His long-overdue second title moves him level with Jim Clark and Graham Hill among fellow Britons, with only Sir Jackie Stewart ahead on three championships.
Among his contemporaries, Hamilton has equalled Fernando Alonso on two championships, with Sebastian Vettel ahead on four and very much a target.
The numbers, though, are not hugely relevant; Hamilton's qualities have been plain for years. Hardly anyone in Formula 1 doubts that Hamilton and Alonso are the two greatest drivers of their generation - least of all the two men themselves, who have long believed each other to be their only true rival in terms of ability.
Whatever happens in the remainder of their careers, both will be remembered as all-time greats, men whose skill-sets - subtly different though they are - set them apart from the rest, and on a level few drivers ever attain.
As for Rosberg, although the hybrid system failure that dropped him from second to 14th in Abu Dhabi was unfortunate, and must have been very difficult for him to deal with psychologically, it only evened up the major points losses each Mercedes man has had in races for reliability reasons.
|Lewis Hamilton, two-time world champion|
|Hamilton is Britain's first multiple world champion in 43 years. Jackie Stewart last achieved the feat in 1971 and would win the title for a third and final time in 1973.||Hamilton's six-year wait between titles (2008 to 2014) just falls short of Niki Lauda's record of seven (1977 to 1984). Graham Hill (1962, 1968) and Jack Brabham (1960, 1966) also had six-year gaps between title wins.|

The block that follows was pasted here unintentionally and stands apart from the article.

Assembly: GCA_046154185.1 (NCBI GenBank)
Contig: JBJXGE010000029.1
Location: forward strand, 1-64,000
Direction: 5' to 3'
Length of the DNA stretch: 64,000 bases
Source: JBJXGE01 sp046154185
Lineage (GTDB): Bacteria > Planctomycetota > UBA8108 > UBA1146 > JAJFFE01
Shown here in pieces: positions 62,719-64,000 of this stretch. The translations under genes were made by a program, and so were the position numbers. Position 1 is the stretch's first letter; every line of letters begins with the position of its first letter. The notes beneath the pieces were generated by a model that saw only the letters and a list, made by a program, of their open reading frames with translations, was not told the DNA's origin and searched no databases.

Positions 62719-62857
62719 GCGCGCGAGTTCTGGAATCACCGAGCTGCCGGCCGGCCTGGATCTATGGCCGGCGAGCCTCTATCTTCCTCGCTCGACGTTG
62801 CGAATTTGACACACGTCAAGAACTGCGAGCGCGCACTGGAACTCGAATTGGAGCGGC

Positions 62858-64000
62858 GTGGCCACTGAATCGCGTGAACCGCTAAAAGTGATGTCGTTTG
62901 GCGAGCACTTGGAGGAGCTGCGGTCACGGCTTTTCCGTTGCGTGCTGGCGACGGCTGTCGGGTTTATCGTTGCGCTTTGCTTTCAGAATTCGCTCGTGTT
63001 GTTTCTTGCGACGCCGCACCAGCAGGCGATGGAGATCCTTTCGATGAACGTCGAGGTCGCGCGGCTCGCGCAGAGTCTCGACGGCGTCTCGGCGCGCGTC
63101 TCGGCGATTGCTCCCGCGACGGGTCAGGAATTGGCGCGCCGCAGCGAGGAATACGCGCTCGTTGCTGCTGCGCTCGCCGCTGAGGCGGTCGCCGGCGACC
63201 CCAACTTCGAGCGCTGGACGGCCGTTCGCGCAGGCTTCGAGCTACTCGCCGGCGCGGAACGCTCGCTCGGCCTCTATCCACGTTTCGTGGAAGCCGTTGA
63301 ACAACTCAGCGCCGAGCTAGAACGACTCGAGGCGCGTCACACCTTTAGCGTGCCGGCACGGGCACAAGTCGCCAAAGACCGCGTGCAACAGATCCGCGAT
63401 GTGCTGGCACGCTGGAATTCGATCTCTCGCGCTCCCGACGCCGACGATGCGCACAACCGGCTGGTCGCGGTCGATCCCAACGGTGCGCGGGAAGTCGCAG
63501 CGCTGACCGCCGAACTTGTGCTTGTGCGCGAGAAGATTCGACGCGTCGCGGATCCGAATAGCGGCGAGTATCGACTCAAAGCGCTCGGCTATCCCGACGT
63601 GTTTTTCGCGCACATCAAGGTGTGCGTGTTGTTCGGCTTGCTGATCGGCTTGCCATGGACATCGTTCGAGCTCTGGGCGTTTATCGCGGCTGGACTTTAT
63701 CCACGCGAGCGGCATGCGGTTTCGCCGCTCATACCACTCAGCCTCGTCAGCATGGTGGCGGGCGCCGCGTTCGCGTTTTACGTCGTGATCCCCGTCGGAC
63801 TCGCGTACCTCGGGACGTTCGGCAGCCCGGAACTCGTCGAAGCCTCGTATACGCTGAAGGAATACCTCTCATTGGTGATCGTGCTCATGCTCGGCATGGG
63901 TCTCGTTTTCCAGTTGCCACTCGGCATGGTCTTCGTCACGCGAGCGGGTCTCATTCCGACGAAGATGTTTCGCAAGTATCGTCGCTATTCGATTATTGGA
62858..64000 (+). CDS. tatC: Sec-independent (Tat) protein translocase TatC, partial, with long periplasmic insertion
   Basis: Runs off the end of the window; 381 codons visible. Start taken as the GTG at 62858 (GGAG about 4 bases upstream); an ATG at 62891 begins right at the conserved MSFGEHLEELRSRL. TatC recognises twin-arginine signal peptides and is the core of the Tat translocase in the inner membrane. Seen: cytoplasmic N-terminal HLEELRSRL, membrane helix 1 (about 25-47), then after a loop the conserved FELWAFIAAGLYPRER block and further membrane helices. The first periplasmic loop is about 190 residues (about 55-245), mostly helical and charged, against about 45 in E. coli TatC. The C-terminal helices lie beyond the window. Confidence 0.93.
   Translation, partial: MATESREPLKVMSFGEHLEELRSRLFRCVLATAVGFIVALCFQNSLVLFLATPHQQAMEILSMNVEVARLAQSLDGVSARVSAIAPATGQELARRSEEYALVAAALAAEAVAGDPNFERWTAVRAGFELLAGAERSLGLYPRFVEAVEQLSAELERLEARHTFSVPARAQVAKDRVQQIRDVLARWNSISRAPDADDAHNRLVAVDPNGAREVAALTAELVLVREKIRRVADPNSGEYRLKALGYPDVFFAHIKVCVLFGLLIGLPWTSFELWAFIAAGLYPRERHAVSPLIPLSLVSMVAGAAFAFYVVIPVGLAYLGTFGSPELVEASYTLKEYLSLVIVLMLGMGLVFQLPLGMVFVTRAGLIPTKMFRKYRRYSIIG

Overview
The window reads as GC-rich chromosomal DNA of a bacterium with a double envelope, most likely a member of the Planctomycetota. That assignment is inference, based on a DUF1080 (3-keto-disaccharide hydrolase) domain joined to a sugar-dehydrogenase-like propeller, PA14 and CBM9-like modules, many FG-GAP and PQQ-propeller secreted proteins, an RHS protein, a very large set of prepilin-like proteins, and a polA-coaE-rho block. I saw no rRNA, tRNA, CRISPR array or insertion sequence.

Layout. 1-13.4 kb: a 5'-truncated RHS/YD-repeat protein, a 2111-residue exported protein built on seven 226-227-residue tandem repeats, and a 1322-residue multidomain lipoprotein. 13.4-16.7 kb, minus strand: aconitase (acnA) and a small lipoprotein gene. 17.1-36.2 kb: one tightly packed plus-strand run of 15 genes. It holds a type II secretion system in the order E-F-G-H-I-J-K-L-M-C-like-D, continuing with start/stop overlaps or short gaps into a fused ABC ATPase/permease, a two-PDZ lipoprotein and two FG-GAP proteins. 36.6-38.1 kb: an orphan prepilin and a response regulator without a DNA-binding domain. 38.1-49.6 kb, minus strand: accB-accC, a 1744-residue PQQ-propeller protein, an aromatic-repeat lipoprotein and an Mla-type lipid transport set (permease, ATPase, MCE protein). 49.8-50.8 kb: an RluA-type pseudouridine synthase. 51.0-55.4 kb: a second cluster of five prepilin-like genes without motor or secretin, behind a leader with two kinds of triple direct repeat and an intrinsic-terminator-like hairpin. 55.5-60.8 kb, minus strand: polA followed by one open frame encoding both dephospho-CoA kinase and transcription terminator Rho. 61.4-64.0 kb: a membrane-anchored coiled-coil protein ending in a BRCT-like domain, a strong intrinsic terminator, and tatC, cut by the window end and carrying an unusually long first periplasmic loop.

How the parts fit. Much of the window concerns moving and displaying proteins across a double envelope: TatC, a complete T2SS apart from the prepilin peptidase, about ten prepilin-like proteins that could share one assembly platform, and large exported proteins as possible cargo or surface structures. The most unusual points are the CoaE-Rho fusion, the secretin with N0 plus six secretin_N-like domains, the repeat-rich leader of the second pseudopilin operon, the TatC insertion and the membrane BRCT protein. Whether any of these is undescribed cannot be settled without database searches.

|Jackie Stewart (1969, 1971, 1973), Graham Hill (1962, 1968) and Jim Clark (1963, 1965) are Britain's only other multiple F1 world champions.||Hamilton becomes Mercedes' first champion since Juan Manuel Fangio's back-to-back titles for the manufacturer in 1954 and 1955.|
So, in the final analysis, for Hamilton to win the championship by 67 points, which would have been 42 without double points, feels about right.
If Hamilton was a deserving champion, though, Rosberg has done his reputation a lot of good, both with the impressive way he kept the pressure on his team-mate through the season and the way he handled defeat.
Rosberg sought out the new champion in the pre-podium room to embrace and congratulate him on a great season - sentiments Hamilton returned - and then made a very generous speech about his rival's victory.
Lauda said: "The biggest pleasure I had today, where I really got emotional, was when I saw Nico went up and congratulated Lewis.
"This is really an outstanding performance by Nico, especially because I know what discussions we had after Spa.
"They were not always, let's say, in that kind of relationship. It was the opposite after Spa."
Rosberg has won a lot of admirers this season, for being able to push Hamilton so hard, for the steel he has shown in certain moments - whatever some might feel about his actions - and for the strength of mind to keep plugging away, despite his sometimes dispiriting defeats.
He has emerged as a world-class Formula 1 driver, and the sport's audience can look forward to more of the same from the two Mercedes drivers next year, whether or not their rivals can catch them up.
"When you overcome all these issues," Lauda said, "one wins the title and the other doesn't, one hit the other, the other didn't, it's going to be easier next year because they respect each other's level of performance.
"Nico will fight back. Nico has the potential. There is still something to come out of his speed and performance and the technical inputs he gives. So next year is going to be fun again between the two."